Still the muttering remained at a low level, the incumbent raised salient theological issues to dispel resistance and Maljie took to parading with her staff of office during services. Hence after a bare six months, the improvements seem to have been finally accepted.

It was as autumn arrived that the incumbent drew Maljie and Laxey aside and said that she’d been approached by the group who organised the procession of maidens in white dresses, with associated symbols of fecundity. Apparently somebody had remembered that in their youth, the various fruits and similar had been cut using the old sacrificial knife. Given that the incumbent had noticed that there was a new cheese knife in the drawer, they thought it might help both keep the peace, and provide ammunition for a few damning sermons discussing the dangers of paganism and demon worship if they were allowed to use the old one.

As Laxey said after the incumbent had left. “Ah.”




After some discussion it was decided that they had better get the sacrificial knife back, and quickly. Luckily Maljie had kept the name of the person who had purchased the knife. A temple warden can never have too many names of people who might, for reasons of their own, wish to make a discreet donation to the fabric fund. Laxey located their abode and with a couple of the mendicants, reconnoitred the place. Apparently the necromancer lived in a suite of rooms on the third floor of the fourth terraced house in a long street around the back of Ropewalk.

Maljie walked along the street and came back with her own plan. She would climb up the front of the house and enter through a window. When Laxey expressed surprise, Maljie was almost indignant. “I used to climb a lot in my youth.”
“A lot of girls climbed trees, but I’m not sure it qualifies you to take on a house.”
“Trees? I climbed rock faces in the Aphices.”

A note of explanation might be invaluable here. There may well be legitimate reasons for climbing in the Aphices. If anybody knows of any, I’d be intrigued to know what they are. The only reason I know is to collect the various lichens off the rocks. These lichens have many effects, culinary, medicinal, recreational, or in some cases, merely lethal. Still they are widely traded within the city.

Still that night found Maljie with her equipment hanging from her belt, standing in the darkness of a side street waiting for the clouds to cover the moon. She turned to the big and hairy mendicant she had brought with her as an assistant.

I’ll just get my pipe going first.” With this she pulled a long clay pipe out of her pack and started filling it.

The mendicant asked, “What’s that you’re smoking?”

“It’s herbal, helps the nerves.”

The mendicant peered closely into the pouch. “Looks like lichen to me.”
“Like I said, it’s herbal.” Maljie lit the pipe and puffed furiously on it to get it going properly. “And if you want promoting to acolyte then you can stop being so damned inquisitive.”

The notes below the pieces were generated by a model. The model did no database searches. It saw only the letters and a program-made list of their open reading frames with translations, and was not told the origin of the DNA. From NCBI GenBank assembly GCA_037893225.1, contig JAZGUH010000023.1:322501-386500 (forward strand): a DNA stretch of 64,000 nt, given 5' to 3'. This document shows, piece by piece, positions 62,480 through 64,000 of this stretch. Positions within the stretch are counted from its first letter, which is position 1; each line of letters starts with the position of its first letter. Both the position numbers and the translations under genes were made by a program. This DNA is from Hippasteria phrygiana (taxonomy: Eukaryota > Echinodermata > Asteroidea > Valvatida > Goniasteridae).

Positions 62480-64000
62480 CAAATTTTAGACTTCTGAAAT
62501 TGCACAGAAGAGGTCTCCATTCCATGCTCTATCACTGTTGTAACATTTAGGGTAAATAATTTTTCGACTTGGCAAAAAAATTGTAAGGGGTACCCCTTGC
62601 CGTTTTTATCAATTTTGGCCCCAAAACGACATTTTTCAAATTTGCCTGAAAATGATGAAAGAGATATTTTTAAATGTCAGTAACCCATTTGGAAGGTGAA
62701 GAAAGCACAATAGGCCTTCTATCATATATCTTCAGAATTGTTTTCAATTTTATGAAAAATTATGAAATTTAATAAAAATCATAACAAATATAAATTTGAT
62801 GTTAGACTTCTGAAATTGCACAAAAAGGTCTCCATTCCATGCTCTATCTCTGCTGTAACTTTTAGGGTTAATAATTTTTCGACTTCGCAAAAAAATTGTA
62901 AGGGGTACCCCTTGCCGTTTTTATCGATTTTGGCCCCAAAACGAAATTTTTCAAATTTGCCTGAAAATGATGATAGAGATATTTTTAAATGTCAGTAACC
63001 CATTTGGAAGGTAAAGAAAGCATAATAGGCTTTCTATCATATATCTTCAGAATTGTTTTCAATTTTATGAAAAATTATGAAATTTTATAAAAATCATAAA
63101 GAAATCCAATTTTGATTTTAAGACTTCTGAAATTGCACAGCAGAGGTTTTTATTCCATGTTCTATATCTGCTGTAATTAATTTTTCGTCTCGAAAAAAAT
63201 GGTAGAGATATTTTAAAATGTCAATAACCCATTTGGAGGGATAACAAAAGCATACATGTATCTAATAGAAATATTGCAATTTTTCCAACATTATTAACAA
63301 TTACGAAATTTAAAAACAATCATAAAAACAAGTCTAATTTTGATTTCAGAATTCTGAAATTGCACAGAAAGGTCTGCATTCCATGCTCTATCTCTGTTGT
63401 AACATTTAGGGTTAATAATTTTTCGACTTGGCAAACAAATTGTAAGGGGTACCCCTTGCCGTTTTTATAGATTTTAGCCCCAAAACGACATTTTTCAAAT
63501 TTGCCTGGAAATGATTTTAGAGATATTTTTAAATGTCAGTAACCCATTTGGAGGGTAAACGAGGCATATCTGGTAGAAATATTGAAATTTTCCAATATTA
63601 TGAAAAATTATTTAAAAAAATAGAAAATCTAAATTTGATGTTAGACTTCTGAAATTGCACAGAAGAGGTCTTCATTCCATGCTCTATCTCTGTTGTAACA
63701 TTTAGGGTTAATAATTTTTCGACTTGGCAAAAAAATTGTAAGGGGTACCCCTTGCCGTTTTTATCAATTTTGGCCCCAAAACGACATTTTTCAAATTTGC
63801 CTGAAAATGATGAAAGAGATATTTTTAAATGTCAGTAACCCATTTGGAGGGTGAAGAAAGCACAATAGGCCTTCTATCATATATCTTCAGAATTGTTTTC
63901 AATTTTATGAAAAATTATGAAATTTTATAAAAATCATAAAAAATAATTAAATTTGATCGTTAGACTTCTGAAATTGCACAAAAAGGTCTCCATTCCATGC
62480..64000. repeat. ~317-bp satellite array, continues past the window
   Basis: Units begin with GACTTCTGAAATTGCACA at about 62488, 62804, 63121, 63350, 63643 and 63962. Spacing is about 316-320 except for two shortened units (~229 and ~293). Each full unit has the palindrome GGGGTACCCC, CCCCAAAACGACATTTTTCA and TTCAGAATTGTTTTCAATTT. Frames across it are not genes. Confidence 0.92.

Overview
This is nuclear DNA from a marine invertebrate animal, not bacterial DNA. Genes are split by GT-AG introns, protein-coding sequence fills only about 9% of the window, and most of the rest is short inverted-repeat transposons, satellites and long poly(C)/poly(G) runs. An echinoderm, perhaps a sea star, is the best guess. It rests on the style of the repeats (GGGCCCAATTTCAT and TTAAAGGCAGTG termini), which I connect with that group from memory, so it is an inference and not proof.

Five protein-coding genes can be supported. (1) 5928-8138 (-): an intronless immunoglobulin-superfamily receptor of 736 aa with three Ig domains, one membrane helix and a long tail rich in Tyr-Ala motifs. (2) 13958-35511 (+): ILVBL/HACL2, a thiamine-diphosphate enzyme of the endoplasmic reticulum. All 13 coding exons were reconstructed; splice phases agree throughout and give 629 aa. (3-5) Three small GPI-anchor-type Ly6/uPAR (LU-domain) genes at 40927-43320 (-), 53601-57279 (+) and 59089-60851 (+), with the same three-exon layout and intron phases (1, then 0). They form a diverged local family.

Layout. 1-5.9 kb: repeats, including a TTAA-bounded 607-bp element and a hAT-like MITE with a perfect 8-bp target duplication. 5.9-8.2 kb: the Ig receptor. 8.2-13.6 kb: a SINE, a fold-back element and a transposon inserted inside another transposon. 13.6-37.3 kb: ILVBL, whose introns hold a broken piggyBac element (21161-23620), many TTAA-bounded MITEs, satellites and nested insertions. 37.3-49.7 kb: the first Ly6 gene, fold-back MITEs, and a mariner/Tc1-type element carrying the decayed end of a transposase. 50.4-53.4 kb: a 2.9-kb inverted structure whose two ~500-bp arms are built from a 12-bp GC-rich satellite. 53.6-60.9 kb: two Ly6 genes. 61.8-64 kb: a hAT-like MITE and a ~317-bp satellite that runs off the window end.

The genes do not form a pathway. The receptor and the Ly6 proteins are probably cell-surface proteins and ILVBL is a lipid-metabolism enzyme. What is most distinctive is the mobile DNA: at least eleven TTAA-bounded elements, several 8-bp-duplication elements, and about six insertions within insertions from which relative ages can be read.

She look a long draw on the pipe, and smiled beatifically. “So which house did Laxey say?

“Fourth floor of the third house.”

She looked across the street. It was empty. “Right, let’s be going. I’ll go up first and you climb up the rope after me when I give you the word.”
Slowly she made her way up the side of the house, using a cloth-wrapped hammer to drive wooden pegs into the rotting cement between the bricks. When she reached the third floor balcony she tied the rope off on the metalwork and gestured for the mendicant to follow her. Ignoring the muffled curses from below as the pegs gave under his weight she pressed on and pulled herself over the window ledge on the fourth floor. The room was not lit but there was some light coming in around the door. She allowed her eyes to grow accustomed to the gloom and soon she could see a double bed, neatly made, taking up half the room.

She climbed into the room and stealthily made her way to the door. She heard the mendicant cross the room behind her. “Right,” she whispered, “Be prepared for anything when I open the door.”

Quietly but swiftly she pulled the door open and stepped into the room.

“Well I weren’t prepared for that,” the mendicant muttered.

In the middle of the room was a complex frame, and suspended from it, his buttocks pushed upwards, was a naked man.

“It this what demonologists get up to, Maljie?”

Before Maljie could speak a large lady stepped out of the side room holding a mug of some infusion and a cane. “What do you mean, I’m a wacker-nanny, not a demonologist.”

“Yes,” agreed the man on the frame. “She’s expensive but she is one of the best.”

“Sorry to have intruded,” Maljie apologised. “We’re looking for the Vile Adolfan, the demonologist.”

The wacker-nanny looked at her client. “Isn’t that him next door?”

“Yes I remember reading the brass plaque on the wall be their front door. I think he’s on the floor below this one.”

Maljie turned to the mendicant and clipped him round the ear, “Third floor of the fourth house, idiot!” She turned to the wacker-nanny, “Sorry about this.”
“Think no more about it, I’m sure the extra humiliation helped this worm. That’s why his wife sends him here.” With that she brought the cane down swiftly on the buttocks. “The Vile Adolfan’s balcony is level with the one below, so just swing down from here.”

“Thank you.” Maljie prodded the mendicant, “Say thank you.”
“Thank you, Miss.”

“Charming boy. Anyway don’t let us keep you.”
With this Maljie climbed out of the window and swung across to land on the correct balcony. The mendicant landed heavily next to her. Drawing deeply on her pipe, Maljie stood and listened outside the heavily curtained window. “Sounds as if the room is empty.”
She lifted the window as quietly as she could. As she disturbed the curtains, light streamed out. She twitched aside the curtain and looked into the room. “This is the right one.”

“How can you tell?”

“Pentagram chalked on the floor, dribbling candles, naked maiden tied to the altar next to the brazier.”

“Any sign of the knife?”

“Good question.” Maljie stepped into the room and looked round. “Yes, it’s here next to the girl.”